Bioethics Blogs

A raging epidemic of bioethical commentary

I don’t think I have seen so much bioethics commentary about a single topic — in such a short span of time — since I got interested in the field. Talk about Ebola is spreading and multiplying far faster and wider than the virus. It is definitely flavour of the month, and as for how many infectious disease bioethicists there are out there, who knew?  Even the ones I thought were more into enhancement or face transplants or some other shiny object of bioethical curiosity are getting in on the action. Decent analyses are being written, it’s not that. It is more about where they all were for the last decades, or even in the last years, when cholera, ebola, dengue, malaria and other (neglected) disease threats have been popping up all around developing countries. Does it really have to (frankly) affect a couple white folks from the North before it gets hot and happening? I already knew that Western media outlets are self-absorbed ambulance chasers but …

OK, I am being overly harsh. I just hope there is more to the bioethics coverage than what-measures-are-appropriate-to-combat-spread-of-terrifying-disease-or-stop-it-from-getting-to-our-shores. The ethics of urgency, Ethics 911. Ebola’s rise and spread in Western Africa is a symptom of what kind of shape those countries are in, not just their health care systems but the social and political circumstances in which those systems are embedded. Ebola can only thrive in messed up places. My prediction is that once Ebola has been contained, attention to the driving forces of poor health in developing countries will get as much attention from bioethicists as it generally gets.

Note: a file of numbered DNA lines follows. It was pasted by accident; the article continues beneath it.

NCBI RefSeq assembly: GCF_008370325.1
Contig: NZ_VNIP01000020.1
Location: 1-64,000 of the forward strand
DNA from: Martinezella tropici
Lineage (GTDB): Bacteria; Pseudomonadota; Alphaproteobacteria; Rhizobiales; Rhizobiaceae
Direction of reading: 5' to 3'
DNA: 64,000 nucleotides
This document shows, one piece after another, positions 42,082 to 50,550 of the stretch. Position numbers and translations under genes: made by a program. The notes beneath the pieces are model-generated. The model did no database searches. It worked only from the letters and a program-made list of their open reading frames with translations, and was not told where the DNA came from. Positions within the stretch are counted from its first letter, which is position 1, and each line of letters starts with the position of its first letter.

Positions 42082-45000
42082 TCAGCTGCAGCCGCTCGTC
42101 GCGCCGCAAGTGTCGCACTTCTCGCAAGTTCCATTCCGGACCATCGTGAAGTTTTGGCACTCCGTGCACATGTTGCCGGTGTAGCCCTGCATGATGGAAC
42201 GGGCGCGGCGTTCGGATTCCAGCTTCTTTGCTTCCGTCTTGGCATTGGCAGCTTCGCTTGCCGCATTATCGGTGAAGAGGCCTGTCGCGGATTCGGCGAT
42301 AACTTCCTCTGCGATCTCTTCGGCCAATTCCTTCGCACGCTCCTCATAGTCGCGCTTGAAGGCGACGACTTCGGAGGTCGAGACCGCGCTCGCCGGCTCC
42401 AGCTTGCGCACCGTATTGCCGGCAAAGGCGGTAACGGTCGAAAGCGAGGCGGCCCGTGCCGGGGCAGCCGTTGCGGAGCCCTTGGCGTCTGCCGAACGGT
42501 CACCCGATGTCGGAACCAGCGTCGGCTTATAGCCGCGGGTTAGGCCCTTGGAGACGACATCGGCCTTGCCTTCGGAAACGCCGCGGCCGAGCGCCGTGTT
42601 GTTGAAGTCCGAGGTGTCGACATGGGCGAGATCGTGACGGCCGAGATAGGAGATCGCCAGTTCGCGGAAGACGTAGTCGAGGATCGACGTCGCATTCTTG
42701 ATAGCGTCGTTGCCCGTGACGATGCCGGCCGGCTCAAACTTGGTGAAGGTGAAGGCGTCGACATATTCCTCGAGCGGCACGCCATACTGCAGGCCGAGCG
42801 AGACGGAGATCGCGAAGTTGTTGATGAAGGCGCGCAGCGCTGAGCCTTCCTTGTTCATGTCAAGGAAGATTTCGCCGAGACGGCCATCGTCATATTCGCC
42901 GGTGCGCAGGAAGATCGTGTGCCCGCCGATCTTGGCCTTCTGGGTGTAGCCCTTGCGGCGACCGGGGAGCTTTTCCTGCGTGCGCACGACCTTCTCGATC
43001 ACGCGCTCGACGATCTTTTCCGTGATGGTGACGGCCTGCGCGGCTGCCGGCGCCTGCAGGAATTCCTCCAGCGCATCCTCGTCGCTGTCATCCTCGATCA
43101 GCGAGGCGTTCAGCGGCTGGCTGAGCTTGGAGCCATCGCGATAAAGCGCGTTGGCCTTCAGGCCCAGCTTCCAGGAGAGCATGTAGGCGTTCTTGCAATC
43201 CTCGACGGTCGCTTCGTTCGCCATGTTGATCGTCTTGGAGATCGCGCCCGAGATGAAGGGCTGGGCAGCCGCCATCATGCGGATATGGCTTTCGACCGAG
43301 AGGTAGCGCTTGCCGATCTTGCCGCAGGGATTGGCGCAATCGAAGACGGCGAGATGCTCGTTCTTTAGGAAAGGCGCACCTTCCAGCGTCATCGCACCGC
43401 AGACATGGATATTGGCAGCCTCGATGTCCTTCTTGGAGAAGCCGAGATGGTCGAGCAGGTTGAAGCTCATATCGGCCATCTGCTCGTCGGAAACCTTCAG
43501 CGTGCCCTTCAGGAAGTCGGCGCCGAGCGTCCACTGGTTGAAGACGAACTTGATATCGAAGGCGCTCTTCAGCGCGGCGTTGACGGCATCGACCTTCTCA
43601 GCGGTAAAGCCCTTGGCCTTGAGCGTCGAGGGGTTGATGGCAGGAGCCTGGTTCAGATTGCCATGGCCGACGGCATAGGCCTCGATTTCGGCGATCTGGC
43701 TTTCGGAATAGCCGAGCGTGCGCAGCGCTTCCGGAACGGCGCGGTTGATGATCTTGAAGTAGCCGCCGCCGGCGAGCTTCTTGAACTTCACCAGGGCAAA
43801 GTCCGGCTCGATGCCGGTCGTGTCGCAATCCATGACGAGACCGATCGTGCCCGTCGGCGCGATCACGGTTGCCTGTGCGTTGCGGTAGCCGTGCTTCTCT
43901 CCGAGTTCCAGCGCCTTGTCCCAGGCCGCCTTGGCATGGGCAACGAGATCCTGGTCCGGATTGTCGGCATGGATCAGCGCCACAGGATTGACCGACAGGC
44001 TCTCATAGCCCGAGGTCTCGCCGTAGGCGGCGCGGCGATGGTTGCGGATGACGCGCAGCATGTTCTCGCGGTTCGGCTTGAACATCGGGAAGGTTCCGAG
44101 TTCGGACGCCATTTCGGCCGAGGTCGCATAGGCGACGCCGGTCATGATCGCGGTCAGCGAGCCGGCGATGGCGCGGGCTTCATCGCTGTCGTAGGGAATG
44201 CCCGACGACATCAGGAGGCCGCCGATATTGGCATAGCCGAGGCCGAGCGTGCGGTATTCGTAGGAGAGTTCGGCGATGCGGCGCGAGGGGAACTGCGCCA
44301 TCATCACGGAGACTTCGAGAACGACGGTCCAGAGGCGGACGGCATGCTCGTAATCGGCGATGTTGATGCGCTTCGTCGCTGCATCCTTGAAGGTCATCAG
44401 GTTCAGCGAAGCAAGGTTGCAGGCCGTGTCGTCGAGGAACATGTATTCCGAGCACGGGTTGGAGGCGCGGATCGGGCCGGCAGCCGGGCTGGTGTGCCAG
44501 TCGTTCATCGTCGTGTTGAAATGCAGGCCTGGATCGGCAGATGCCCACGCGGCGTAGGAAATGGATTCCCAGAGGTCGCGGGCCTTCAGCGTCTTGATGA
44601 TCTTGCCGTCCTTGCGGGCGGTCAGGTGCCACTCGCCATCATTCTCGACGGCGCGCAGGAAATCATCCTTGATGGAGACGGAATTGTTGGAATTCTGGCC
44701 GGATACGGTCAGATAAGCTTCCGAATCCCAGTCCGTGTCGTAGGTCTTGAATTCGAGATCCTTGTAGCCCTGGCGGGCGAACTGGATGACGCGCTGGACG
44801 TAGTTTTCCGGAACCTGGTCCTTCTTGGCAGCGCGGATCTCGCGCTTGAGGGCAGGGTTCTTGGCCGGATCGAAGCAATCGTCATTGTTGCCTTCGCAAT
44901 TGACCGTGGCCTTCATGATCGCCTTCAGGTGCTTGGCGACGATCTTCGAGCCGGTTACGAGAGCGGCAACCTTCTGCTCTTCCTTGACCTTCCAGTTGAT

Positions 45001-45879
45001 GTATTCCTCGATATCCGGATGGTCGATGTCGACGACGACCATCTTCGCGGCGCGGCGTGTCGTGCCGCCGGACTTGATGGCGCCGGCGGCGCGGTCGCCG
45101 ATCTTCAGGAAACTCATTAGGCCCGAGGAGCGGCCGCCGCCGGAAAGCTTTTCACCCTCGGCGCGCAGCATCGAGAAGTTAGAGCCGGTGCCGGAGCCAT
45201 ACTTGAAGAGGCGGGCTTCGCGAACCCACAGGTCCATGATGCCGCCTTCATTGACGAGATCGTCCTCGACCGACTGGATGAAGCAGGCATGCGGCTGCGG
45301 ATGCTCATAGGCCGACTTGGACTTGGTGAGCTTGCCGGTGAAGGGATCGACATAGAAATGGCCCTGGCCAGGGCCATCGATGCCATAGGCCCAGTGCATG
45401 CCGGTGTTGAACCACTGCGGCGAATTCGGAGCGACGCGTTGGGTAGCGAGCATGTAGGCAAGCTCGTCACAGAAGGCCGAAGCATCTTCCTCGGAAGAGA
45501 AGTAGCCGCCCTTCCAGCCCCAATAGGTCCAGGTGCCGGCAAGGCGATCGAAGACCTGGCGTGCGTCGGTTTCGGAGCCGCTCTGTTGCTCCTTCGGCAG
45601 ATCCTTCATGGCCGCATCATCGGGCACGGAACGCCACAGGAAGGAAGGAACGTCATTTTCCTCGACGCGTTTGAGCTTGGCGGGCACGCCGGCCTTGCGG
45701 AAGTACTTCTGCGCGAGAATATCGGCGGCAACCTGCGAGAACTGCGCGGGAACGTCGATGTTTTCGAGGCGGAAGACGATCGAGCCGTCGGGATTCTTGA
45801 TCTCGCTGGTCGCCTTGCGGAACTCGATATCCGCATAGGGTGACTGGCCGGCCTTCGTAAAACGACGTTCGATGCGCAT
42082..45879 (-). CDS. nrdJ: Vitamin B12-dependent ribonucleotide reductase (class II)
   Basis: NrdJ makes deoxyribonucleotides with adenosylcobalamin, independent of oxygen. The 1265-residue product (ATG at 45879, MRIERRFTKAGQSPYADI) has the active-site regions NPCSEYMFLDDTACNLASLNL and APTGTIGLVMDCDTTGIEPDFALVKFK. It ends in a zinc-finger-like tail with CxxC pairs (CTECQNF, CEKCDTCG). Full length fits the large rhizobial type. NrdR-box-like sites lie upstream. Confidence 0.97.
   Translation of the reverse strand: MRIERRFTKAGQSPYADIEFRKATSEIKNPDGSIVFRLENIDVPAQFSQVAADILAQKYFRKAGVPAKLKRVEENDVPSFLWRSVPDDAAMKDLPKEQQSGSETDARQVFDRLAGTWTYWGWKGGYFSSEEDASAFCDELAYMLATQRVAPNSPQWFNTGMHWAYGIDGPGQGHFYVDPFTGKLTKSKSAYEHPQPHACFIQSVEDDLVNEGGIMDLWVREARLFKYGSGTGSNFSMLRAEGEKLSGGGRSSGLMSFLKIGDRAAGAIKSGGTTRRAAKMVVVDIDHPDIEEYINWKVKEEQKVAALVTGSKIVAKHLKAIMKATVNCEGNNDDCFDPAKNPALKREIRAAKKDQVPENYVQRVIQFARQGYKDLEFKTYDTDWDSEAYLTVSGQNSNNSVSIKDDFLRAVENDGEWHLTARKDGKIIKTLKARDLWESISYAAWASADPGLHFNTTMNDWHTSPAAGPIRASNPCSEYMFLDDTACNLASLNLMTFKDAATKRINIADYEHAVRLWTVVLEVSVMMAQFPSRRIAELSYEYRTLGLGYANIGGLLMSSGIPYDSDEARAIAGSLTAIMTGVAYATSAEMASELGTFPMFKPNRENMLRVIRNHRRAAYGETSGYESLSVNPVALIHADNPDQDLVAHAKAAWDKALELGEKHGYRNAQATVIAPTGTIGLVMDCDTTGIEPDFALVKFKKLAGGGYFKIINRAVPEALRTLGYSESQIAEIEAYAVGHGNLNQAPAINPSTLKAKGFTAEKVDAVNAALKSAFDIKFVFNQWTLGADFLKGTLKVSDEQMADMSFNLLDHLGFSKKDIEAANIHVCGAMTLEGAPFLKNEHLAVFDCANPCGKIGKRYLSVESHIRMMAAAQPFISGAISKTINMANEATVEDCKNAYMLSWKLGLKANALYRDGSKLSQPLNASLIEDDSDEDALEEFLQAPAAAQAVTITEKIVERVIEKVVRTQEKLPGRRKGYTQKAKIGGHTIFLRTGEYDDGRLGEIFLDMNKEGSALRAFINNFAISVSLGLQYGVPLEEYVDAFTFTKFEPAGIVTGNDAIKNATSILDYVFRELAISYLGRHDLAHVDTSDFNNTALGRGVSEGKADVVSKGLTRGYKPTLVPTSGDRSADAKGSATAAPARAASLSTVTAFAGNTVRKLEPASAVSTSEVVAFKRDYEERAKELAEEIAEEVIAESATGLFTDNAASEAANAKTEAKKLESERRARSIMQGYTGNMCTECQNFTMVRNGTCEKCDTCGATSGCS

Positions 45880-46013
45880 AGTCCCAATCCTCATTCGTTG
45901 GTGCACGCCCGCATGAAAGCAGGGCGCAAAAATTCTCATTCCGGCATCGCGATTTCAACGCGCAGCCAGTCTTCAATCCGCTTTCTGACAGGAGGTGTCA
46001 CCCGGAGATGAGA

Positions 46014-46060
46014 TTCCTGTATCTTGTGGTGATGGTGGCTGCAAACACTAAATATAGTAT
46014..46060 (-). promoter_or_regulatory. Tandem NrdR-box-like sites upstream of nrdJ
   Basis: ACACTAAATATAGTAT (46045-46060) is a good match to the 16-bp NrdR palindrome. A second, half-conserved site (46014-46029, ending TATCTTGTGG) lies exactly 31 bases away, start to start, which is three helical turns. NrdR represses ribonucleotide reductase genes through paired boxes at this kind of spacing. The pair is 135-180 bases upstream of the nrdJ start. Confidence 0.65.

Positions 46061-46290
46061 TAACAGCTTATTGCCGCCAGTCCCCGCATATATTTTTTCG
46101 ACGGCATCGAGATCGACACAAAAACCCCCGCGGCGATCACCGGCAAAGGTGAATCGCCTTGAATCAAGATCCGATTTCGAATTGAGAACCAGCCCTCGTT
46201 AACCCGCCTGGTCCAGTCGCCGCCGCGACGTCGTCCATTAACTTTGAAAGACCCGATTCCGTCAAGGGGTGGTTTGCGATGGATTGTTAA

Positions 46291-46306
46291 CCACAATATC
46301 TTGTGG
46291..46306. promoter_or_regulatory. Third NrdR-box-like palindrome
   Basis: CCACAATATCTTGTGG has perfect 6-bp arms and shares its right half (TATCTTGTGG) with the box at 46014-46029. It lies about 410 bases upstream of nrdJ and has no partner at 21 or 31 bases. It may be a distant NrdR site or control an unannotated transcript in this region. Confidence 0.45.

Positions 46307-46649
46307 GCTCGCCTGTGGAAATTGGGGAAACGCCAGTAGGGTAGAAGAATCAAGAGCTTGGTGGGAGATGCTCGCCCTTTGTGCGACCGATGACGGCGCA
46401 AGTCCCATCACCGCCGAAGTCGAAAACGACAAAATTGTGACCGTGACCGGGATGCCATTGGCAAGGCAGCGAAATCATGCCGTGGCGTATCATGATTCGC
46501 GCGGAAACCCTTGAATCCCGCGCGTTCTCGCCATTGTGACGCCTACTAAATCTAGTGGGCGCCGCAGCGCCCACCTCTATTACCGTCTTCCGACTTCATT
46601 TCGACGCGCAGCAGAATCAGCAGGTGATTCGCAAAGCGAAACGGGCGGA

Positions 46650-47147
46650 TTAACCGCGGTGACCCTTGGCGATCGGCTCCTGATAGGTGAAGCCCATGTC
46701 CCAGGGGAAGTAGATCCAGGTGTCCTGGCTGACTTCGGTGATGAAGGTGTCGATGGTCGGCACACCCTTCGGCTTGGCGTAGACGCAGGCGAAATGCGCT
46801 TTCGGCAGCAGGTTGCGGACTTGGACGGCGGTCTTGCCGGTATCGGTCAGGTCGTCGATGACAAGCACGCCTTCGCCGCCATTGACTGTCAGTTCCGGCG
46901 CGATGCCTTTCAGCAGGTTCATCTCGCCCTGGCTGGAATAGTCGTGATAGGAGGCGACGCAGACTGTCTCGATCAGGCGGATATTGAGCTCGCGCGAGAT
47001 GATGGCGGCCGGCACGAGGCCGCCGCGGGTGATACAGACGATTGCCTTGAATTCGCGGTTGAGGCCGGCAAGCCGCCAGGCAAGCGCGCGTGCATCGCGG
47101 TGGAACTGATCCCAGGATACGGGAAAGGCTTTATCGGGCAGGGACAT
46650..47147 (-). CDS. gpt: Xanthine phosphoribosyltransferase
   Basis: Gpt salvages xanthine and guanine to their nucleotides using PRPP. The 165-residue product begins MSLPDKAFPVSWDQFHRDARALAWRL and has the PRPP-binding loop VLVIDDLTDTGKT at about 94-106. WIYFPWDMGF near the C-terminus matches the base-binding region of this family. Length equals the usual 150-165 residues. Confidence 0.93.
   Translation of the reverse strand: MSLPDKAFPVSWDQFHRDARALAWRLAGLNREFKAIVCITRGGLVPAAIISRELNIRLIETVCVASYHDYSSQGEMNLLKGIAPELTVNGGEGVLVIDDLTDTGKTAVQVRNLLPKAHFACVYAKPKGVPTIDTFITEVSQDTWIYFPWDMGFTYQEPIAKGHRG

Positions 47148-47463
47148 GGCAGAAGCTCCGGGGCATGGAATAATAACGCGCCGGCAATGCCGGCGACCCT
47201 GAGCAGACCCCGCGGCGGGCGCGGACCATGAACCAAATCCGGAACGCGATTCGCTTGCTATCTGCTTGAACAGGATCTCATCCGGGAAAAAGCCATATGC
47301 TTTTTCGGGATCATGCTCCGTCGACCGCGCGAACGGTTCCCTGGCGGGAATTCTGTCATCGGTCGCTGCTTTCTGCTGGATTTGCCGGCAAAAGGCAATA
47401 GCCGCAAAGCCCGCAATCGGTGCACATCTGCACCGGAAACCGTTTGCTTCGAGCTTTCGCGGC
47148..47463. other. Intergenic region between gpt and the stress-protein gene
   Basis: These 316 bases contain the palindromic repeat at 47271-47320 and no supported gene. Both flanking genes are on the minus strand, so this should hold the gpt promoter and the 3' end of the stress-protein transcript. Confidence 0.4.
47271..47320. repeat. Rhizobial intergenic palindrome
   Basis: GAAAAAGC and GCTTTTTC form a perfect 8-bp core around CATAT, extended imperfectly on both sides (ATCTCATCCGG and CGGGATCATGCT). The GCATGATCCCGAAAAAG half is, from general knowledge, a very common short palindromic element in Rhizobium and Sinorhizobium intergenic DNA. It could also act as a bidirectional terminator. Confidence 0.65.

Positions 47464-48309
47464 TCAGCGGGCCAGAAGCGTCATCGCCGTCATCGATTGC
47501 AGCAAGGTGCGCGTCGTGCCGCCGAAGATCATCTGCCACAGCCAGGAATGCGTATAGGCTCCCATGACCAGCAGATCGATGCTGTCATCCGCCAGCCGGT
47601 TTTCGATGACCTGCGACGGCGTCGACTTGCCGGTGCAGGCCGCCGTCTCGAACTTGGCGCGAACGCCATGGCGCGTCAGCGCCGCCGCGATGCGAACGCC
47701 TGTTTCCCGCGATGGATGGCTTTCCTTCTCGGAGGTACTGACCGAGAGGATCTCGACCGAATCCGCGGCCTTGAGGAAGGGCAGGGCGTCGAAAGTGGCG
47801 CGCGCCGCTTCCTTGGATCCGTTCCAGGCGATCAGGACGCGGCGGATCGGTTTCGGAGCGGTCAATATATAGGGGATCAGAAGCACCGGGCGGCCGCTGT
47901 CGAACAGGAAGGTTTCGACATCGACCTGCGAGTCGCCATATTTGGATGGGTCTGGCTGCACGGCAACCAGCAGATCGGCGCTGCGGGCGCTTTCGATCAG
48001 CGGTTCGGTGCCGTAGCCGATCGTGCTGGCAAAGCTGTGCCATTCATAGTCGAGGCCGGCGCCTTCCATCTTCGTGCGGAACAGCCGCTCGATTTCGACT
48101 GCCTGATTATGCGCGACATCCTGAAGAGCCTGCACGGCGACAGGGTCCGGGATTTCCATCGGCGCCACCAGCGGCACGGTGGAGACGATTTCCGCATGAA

The views, opinions and positions expressed by these authors and blogs are theirs and do not necessarily represent that of the Bioethics Research Library and Kennedy Institute of Ethics or Georgetown University.